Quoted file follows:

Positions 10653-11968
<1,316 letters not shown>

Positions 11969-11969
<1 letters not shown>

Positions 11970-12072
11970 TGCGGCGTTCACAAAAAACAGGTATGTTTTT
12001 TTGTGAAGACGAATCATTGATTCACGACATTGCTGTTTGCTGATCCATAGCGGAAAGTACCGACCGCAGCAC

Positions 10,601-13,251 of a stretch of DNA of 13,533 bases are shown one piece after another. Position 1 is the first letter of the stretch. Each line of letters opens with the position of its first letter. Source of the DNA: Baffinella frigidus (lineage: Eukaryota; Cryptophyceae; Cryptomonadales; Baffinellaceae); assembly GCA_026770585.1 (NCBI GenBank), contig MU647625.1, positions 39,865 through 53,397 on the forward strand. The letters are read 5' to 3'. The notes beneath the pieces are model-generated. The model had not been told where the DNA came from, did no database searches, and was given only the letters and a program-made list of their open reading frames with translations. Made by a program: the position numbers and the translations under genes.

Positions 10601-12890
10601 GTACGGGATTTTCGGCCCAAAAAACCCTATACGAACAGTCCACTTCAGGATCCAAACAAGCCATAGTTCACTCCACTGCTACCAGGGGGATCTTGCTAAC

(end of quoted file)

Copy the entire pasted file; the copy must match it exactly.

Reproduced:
Positions 10653-11968
<1,316 letters not shown>

Positions 11969-11969
<1 letters not shown>

Positions 11970-12072
11970 TGCGGCGTTCACAAAAAACAGGTATGTTTTT
12001 TTGTGAAGACGAATCATTGATTCACGACATTGCTGTTTGCTGATCCATAGCGGAAAGTACCGACCGCAGCAC

Positions 10,601-13,251 of a stretch of DNA of 13,533 bases are shown one piece after another. Position 1 is the first letter of the stretch. Each line of letters opens with the position of its first letter. Source of the DNA: Baffinella frigidus (lineage: Eukaryota; Cryptophyceae; Cryptomonadales; Baffinellaceae); assembly GCA_026770585.1 (NCBI GenBank), contig MU647625.1, positions 39,865 through 53,397 on the forward strand. The letters are read 5' to 3'. The notes beneath the pieces are model-generated. The model had not been told where the DNA came from, did no database searches, and was given only the letters and a program-made list of their open reading frames with translations. Made by a program: the position numbers and the translations under genes.

Positions 10601-12890
10601 GTACGGGATTTTCGGCCCAAAAAACCCTATACGAACAGTCCACTTCAGGATCCAAACAAGCCATAGTTCACTCCACTGCTACCAGGGGGATCTTGCTAAC